IRS Agent, Novi Man Indicted for Conspiring to Launder Drug Proceeds
JUL 19 -- An Internal Revenue Agent, Evelyn Millen, 49, of Detroit, and LaMauro Coleman, 28, of Novi were indicted by a federal grand jury in Detroit on charges of conspiracy to launder monetary instruments, United States Attorney Stephen J. Murphy announced today.
Murphy was joined in the announcement by Special Agent in Charge Robert Davila, Treasury Inspector General for Tax Administration (TIGTA), Chicago Field Division, and Special Agent in Charge Robert Corso, Drug Enforcement Administration.
The indictment alleges that, in June of 2003, Millen conspired with Coleman to purchase a $65,000 BMW 745i with proceeds from Coleman’s drug trafficking proceeds. The indictment charges that the BMW was titled to Millen in order to conceal the fact that Coleman was the true owner. Further, according to the indictment, Coleman and Millen conspired to pay off the balance on the BMW with five cashier’s checks that were purchased from five different banks on July 6, 2005, and four money orders that were all purchased the same day. The total amount of the cashier’s checks and money orders was $40,000.00. The indictment charges that the $40,000.00 payment was structured in a manner to avoid federal reporting requirements for cash transactions over $10,000.00. Coleman is also charged in the indictment with having possessed with intent to distribute 100 grams of heroin or more on April 26, 2007; Millen is not charged in this heroin trafficking count.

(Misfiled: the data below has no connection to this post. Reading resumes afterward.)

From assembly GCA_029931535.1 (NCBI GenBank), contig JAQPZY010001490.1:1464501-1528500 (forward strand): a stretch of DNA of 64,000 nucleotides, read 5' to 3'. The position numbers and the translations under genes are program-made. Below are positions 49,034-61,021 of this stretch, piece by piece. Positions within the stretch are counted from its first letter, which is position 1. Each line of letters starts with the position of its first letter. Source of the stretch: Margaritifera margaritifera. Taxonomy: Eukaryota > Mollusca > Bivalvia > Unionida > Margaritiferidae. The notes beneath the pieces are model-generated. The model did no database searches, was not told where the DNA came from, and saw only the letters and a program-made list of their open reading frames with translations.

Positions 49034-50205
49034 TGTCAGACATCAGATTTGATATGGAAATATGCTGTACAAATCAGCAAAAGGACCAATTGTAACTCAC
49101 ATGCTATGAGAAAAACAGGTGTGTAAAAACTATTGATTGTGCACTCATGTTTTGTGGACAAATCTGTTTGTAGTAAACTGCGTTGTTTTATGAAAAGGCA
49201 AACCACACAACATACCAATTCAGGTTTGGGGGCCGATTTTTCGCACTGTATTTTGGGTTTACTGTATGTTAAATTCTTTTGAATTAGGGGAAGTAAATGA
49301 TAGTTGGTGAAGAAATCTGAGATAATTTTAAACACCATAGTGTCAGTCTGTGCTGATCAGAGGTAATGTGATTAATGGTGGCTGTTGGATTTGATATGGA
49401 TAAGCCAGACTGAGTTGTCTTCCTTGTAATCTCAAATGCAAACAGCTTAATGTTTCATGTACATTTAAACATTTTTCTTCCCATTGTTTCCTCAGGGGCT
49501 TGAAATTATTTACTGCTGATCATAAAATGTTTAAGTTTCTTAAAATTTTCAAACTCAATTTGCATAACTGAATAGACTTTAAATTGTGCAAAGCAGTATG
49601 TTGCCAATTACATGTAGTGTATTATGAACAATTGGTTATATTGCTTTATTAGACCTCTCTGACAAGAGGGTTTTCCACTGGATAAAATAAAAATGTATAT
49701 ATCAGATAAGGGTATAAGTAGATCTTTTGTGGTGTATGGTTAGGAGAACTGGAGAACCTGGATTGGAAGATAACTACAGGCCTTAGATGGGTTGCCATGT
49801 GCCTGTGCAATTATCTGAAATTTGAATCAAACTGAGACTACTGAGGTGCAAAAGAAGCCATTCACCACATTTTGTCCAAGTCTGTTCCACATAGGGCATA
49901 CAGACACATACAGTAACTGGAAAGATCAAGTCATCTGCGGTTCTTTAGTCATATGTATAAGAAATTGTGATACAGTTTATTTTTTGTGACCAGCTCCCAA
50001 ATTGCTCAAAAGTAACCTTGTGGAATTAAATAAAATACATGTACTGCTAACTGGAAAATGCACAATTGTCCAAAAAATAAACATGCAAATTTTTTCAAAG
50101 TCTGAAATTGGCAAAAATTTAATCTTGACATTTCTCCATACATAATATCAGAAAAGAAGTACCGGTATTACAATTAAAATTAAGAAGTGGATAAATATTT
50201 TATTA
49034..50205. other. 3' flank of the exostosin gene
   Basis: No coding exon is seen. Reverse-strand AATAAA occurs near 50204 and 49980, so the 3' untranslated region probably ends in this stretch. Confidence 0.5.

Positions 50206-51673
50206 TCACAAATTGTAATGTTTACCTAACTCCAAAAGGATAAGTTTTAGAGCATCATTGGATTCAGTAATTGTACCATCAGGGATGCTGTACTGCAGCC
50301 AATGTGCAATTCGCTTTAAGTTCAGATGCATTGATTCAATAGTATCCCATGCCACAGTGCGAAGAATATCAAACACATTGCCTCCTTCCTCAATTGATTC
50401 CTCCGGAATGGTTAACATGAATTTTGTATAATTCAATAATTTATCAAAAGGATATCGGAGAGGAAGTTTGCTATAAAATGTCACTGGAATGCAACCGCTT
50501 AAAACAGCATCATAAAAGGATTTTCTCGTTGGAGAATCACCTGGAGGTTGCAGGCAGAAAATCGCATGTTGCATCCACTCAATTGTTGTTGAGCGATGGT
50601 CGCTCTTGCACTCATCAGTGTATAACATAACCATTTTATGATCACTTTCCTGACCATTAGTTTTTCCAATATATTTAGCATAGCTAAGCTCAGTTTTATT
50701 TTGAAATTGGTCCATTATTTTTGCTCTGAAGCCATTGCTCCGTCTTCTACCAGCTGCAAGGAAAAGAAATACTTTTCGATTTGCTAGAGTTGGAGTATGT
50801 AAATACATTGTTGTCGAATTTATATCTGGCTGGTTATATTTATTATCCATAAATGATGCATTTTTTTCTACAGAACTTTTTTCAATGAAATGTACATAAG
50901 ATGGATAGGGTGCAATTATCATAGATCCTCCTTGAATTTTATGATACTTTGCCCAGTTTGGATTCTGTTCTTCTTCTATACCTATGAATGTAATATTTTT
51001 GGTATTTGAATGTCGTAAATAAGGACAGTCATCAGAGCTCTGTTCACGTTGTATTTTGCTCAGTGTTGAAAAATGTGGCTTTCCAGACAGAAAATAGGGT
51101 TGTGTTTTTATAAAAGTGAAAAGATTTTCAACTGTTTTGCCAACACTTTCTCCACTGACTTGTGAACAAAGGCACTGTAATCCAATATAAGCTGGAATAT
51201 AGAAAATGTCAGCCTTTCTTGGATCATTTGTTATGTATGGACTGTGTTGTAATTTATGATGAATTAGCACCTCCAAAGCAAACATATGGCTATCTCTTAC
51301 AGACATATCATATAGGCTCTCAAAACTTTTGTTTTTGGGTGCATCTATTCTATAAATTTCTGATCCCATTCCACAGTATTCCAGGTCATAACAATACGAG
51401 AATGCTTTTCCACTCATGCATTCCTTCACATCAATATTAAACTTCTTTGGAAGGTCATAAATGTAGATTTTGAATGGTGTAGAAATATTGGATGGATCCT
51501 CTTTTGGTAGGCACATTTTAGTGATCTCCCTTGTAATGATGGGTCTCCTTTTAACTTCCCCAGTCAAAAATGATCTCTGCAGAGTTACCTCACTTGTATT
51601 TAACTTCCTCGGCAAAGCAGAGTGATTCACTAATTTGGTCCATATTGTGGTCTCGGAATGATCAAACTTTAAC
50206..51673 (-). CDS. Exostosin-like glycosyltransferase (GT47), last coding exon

Millen has been an employee of the IRS for 29 years. U.S. Attorney Murphy said, “Any time we have a case involving allegations of criminal activity by a federal officer, particularly an agent of the IRS, it is a matter of grave concern. Money laundering of drug proceeds is bad enough. How much worse it is when the accused is a person holding a position of trust as a revenue officer. I salute the Treasury Department Inspector General and the DEA agents for their excellent work on this case.”
SAC Davili said: “The Treasury Department will not tolerate this type of criminal activity on the part of its employees. TIGTA will tenaciously investigate allegations of criminal wrongdoing made against employees who fall under our department.” The money laundering charge carries a maximum penalty of 20 years in prison. The heroin distribution charge against Coleman carries a penalty of 5 to 40 years in prison. Any sentence in this case will be imposed under the federal Sentencing Guidelines based on the nature of the offense and the criminal background, if any, of the defendant. An indictment is only a charge and is not evidence of guilt. A defendant is entitled to a fair trial in which it will be the government's burden to prove guilt beyond a reasonable doubt.
The case was investigated by agents and detectives of the TIGTA, the DEA, the Dearborn Police Department, the Southfield Police Department, the Hamburg Township Police Department and the Ann Arbor Police Department. The case is being prosecuted by Assistant U.S. Attorney Elizabeth A. Stafford.